This is easily said, but means some radical changes. Hopkins advocates developing oil-resilience – creating a lifestyle that can cope as well as possible with as little oil as possible. The less oil you need to garden with, the more resilient you are.
**Seek out alternatives**
The first thing to do is an oil audit. Look at your garden and write down all the things that use oil – every plant bought from a non-organic grower, which will have been raised with oil-based fertilisers; every plastic pot; every piece of plastic moulding; every plastic bag; your garden machinery. Some things are easy to replace.
At Berryfields we’ve been using pots and containers made from plant fibres – these biodegrade and are very good. And existing plastic pots can be reused until they fall apart. Seed trays can be made from wood – just as they always were. Push mowers and hand shears don’t just cut the grass and trim hedges as effectively as mechanical versions, but also give us all more exercise. We can make our own potting compost instead of buying it in. We can ask for – or insist on – recyclable packaging.
We are a consumer society, eager to be seen to spend money on the newest bit of kit and jettisoning it once there’s a slight problem with it or a newer model comes out. We must relearn to value objects, not for their newness but for their age, utility, simplicity and ability to last. But gardeners instinctively know how to do this. Where else do you see a collection of trusty old tools, repaired endlessly, but in a garden shed?
We just have to have the confidence to take it a step further. One of the ways we can do this is by helping each other. Local is the key. ‘Local’ will vary from person to person, but I define local as where you can walk or bicycle there and back in a day. Parish may be an old-fashioned concept, but it’s very apt. We all know what it means. We need to develop local garden clubs and societies. This will make it easy to share plants, equipment and skills. One man’s waste is another’s need. All of us produces an excess of something, be it cabbages, grass cuttings or nicotiana seed.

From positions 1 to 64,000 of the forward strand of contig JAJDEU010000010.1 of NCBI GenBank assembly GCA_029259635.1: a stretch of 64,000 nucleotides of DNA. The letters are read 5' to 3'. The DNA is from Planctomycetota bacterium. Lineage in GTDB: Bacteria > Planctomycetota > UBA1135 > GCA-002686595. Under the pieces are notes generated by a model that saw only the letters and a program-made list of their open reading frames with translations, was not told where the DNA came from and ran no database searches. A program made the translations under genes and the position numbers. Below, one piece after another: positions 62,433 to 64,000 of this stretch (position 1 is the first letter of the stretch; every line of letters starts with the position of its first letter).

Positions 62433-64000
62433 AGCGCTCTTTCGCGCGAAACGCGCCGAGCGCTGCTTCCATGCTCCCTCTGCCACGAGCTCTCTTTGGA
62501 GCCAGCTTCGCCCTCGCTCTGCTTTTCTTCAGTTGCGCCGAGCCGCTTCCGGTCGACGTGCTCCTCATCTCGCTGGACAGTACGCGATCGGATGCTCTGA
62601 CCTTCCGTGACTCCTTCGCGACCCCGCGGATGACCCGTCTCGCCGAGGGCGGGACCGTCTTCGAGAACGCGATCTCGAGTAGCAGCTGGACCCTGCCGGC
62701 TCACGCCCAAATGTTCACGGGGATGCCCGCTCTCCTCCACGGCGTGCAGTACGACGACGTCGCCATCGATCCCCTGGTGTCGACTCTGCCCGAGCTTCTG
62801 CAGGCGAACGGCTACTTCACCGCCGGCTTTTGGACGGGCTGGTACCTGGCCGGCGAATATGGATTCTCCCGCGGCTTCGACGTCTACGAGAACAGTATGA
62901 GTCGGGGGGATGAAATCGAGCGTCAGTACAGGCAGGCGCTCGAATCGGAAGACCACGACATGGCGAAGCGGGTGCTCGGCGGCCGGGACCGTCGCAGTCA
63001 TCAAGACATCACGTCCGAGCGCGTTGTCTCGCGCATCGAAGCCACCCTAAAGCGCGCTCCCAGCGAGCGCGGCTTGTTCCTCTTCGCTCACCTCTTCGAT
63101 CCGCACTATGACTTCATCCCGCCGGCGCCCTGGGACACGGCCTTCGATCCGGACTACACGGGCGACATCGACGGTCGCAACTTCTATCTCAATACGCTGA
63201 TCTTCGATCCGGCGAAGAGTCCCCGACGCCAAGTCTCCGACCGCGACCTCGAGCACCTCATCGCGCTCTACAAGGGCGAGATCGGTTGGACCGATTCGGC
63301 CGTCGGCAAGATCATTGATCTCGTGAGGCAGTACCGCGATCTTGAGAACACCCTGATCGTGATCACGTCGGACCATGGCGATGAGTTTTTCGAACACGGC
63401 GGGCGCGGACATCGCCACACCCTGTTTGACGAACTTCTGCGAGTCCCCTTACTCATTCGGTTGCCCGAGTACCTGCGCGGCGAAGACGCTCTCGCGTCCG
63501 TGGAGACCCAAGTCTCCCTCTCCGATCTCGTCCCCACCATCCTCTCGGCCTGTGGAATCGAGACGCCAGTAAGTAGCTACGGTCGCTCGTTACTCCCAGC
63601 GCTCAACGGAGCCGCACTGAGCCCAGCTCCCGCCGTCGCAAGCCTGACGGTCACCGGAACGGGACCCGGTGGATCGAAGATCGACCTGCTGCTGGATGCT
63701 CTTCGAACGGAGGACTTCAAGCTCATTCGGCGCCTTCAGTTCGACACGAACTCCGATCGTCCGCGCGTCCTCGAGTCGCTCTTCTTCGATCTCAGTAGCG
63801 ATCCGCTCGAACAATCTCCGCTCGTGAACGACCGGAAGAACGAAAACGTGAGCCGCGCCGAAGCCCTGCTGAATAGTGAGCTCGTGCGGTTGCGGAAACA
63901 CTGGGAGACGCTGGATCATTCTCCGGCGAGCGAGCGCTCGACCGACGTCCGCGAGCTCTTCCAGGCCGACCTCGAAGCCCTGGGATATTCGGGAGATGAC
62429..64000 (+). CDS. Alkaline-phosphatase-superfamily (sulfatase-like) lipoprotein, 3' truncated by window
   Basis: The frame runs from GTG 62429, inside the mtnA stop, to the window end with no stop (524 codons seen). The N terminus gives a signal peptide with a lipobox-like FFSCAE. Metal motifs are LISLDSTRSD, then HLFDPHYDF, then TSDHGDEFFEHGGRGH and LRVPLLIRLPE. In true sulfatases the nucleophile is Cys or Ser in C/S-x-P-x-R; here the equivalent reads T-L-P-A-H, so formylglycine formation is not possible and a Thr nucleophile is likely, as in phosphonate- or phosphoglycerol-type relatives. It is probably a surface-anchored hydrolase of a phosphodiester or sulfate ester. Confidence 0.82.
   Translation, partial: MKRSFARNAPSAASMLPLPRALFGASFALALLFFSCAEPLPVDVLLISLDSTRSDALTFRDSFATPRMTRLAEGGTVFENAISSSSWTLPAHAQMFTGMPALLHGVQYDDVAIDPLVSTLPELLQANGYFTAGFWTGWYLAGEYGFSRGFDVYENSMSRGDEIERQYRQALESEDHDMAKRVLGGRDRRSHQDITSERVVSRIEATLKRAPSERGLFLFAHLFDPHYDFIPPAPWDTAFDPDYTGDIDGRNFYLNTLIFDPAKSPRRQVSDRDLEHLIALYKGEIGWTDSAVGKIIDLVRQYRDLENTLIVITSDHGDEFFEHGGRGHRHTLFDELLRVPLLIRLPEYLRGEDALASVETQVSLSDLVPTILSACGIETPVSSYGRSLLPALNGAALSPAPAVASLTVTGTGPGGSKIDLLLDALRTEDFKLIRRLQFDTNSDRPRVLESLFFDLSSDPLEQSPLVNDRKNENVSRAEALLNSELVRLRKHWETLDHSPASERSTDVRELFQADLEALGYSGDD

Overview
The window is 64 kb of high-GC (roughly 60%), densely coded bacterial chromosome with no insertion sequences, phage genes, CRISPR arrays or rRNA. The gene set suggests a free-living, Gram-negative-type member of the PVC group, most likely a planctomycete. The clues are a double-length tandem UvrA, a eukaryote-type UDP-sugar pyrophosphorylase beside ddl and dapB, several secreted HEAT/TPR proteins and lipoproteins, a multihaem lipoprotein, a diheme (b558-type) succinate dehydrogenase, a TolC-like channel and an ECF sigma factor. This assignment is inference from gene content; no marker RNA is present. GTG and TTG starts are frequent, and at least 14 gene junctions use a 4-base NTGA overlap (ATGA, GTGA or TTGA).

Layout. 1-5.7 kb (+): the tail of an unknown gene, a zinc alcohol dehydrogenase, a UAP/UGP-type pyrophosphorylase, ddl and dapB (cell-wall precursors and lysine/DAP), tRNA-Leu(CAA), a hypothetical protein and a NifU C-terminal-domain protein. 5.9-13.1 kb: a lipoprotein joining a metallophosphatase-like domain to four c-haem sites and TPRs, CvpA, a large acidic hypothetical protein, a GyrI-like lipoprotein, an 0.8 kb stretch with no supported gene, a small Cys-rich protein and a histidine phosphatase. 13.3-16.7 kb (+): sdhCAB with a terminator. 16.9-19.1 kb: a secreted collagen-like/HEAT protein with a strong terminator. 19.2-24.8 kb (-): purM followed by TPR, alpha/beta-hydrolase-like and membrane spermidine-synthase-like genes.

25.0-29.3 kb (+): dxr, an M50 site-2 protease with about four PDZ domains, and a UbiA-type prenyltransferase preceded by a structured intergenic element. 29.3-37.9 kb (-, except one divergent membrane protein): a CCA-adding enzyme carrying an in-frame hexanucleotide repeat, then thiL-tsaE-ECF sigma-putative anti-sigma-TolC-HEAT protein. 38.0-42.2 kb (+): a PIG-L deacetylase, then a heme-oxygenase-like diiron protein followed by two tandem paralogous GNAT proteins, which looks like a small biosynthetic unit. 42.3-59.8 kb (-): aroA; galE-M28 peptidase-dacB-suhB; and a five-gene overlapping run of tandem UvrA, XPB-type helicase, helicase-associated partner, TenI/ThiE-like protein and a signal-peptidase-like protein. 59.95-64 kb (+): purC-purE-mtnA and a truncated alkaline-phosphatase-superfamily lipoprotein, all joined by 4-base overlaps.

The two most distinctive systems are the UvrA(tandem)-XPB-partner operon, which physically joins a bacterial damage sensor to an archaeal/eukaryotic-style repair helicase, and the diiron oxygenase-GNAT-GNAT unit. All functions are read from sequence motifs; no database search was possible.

If we don’t share this locally then it’s waste. But it can almost certainly be bartered locally for something that we genuinely need.
We should set up local networks where you can advertise items that others would gratefully use, but which you’d otherwise throw away. As soon as a culture of care and longevity becomes established, people will hunt out good, reliable old tools and kit rather than be fobbed off with shiny new versions.
All of this means a radical rethink of how we live our lives. I must admit that I’m one of the worst culprits – I love gadgets and use machines a lot, and I’m always short of time, so tend to take the line of least resistance. No one needs to change more than I do. The garden centres, oil companies, horticultural industry and all those who depend on the current way of doing things to earn
a living won’t thank me for any of this. But we really have no choice.
It’s already too late. We can’t undo the harm already done, but we have to radically change the way we all live, and make the future a sustainable, resilient place for our children and grandchildren to live in. And that begins at home – in the garden.
**The November issue of Gardeners’ World Magazine is in newsagents until 22nd November. It is available by post by calling 0844 848 9717 or emailing email@example.com. Find out more about Gardeners’ World at www.gardenersworld.com.**